Before joining the Health Foundation, Tim worked as Assistant Director and Consultant in Public Health in Thurrock Council where he commissioned a range of health improvement services and worked to strengthen prevention in children’s social care.
He has worked to improve the public's health in a range of public sector organisations in the UK including local authorities, Public Health England, and the Department for International Development. He also has experience of working with charities in Hong Kong and Nepal, where he worked on infectious disease control programmes.
He has an MA in Human Sciences from Oxford, an MPhil in Medical Anthropology from Oxford, and a PhD in Public Health from the University of Hong Kong.
Mehrunisha is a medically trained bioethicist and public health researcher who is the Senior Research Fellow for the COVID-19 impact inquiry.
Mehrunisha is a medically trained bioethicist and public health researcher with a range of research experience spanning from health care systems analysis to empirical ethics evaluation. She was previously co-editor of the NHS Atlas of Variation for Diabetes and Liver Disease at the Department of Health. More recently she has been working as a researcher at the University of Cambridge conducting an ethical analysis of the experiences and inequalities faced by patients and families trying to access effective palliative and end of life care services. She has extensive outreach and engagement experience, include working with minority groups and diverse sectors across the UK and globally.
Mehrunisha holds a DPhil in Population Health from the University of Oxford and a BA in Biomedical Sciences Tripos from the University of Cambridge. She also holds a medical degree and an MSc in Global Health Sciences from the University of Oxford. Mehrunisha is also a Member of the Faculty of Public Health. She is an expert for UNESCO’s Ethics Teacher Training Programme and is a Council Member at the Nuffield Council on Bioethics. She also has an ‘Alimiyyah degree in traditional Islamic studies and was awarded the 2017 National Ibn Sina Muslim News Award for health.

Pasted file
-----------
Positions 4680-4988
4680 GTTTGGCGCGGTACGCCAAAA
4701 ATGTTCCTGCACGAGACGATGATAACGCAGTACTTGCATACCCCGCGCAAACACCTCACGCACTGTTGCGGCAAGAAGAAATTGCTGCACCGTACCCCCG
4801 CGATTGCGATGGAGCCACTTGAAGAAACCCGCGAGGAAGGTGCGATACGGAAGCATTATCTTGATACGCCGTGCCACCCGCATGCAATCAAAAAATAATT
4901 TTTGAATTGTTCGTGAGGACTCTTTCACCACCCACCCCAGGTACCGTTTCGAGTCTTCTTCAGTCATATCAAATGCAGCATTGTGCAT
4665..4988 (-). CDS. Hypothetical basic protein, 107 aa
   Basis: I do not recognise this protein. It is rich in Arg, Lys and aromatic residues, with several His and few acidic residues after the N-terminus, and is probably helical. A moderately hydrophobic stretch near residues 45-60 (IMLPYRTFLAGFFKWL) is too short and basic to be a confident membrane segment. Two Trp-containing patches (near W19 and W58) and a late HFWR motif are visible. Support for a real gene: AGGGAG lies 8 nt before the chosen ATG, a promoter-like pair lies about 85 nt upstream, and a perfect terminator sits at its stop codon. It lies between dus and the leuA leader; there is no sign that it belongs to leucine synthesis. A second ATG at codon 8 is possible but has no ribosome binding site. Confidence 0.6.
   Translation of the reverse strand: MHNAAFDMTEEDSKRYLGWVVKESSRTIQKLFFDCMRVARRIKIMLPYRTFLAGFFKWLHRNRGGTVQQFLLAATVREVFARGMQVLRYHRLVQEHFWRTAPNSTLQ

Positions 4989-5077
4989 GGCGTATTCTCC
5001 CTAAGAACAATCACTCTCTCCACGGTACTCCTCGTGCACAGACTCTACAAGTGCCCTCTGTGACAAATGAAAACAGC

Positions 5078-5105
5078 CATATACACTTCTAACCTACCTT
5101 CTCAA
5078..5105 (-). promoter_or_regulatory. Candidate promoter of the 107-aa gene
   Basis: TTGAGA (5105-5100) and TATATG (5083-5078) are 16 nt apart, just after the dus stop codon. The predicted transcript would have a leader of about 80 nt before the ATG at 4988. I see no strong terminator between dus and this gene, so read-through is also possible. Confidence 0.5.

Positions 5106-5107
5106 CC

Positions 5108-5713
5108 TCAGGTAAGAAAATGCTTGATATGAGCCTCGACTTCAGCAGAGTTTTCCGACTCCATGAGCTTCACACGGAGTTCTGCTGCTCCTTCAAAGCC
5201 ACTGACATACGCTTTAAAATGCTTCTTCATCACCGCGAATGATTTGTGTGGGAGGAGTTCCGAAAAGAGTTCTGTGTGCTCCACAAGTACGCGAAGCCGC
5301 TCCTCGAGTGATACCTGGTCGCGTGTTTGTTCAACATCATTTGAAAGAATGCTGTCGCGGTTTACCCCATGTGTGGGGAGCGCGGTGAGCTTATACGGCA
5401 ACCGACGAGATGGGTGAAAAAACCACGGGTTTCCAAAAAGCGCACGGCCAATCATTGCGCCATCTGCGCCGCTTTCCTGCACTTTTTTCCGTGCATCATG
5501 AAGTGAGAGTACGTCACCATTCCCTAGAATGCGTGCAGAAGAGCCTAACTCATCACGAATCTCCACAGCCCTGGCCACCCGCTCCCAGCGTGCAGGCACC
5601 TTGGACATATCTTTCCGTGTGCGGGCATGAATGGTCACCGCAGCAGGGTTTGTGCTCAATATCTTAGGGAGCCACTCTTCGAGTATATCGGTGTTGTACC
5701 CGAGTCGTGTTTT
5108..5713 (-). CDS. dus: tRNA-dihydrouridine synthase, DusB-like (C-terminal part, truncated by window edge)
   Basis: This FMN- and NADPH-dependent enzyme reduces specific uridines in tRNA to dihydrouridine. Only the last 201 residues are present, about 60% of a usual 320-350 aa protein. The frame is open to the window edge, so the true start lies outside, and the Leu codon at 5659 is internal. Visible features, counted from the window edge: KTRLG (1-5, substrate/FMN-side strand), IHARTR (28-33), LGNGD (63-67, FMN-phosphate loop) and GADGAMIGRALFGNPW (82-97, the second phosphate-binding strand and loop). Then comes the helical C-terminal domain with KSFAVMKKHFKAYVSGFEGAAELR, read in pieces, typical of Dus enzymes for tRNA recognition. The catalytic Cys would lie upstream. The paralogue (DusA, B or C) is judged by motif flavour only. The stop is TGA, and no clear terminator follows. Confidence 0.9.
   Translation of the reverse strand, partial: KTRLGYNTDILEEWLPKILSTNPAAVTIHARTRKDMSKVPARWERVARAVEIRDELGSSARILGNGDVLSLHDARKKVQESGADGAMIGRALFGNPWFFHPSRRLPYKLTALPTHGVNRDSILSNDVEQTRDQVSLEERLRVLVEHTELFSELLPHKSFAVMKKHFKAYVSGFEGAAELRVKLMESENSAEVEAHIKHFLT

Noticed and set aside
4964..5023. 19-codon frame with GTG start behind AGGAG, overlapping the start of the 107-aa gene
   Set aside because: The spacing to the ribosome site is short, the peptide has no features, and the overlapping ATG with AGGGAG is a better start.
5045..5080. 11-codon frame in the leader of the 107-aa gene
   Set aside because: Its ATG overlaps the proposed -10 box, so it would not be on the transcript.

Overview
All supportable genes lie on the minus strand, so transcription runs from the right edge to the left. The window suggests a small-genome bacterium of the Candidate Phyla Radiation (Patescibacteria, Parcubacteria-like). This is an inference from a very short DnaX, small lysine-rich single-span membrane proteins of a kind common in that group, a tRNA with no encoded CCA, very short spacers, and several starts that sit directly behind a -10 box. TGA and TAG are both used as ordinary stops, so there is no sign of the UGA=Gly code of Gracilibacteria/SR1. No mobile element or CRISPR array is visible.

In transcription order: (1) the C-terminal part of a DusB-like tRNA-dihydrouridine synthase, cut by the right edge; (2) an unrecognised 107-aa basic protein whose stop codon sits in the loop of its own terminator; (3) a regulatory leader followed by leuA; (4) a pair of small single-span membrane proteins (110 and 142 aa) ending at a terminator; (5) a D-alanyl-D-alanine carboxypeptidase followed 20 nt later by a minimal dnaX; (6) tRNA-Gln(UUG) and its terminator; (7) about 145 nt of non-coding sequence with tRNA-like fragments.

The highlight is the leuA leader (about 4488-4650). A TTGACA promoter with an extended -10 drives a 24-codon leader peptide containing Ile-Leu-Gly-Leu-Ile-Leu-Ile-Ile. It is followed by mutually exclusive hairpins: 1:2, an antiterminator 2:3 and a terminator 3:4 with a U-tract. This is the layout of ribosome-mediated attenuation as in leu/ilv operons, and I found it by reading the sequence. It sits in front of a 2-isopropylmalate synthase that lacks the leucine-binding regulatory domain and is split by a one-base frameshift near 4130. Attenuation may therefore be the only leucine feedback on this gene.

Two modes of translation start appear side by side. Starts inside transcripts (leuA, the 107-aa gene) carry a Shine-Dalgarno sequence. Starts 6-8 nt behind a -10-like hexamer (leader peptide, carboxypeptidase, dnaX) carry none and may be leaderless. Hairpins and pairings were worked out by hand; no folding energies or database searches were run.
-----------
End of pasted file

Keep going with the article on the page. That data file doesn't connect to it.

Clare was a civil servant for 35 years, latterly as Permanent Secretary of the Department for Environment, Food and Rural Affairs from 2015 to 2019, and of the Department for Exiting the EU until its closure in January 2020. She held senior roles in the Department for Transport, including as Director General for Rail, and in the Ministry of Justice as Constitution Director.
Her early career was spent mainly in policy roles in the Department of Health and the NHS, including as Principal Private Secretary to both Conservative and Labour Secretaries of State for Health. She participated in the Cycle International of the École Nationale d’Administration, gaining the Diplôme International d’Administration Publique.
As Chair of the Civil Service Leadership and Talent Board, Clare led work on growing the next generation of Civil Service leaders. She is recognised for her work on diversity and inclusion, and has spoken extensively on leadership and the importance of creating space for difference.
Clare was recently appointed as a government Special Representative attending the Transport for London Board. She is a member of the Westminster Abbey Institute Council of Reference and the Advisory Council for the Cambridge Centre for Science & Policy.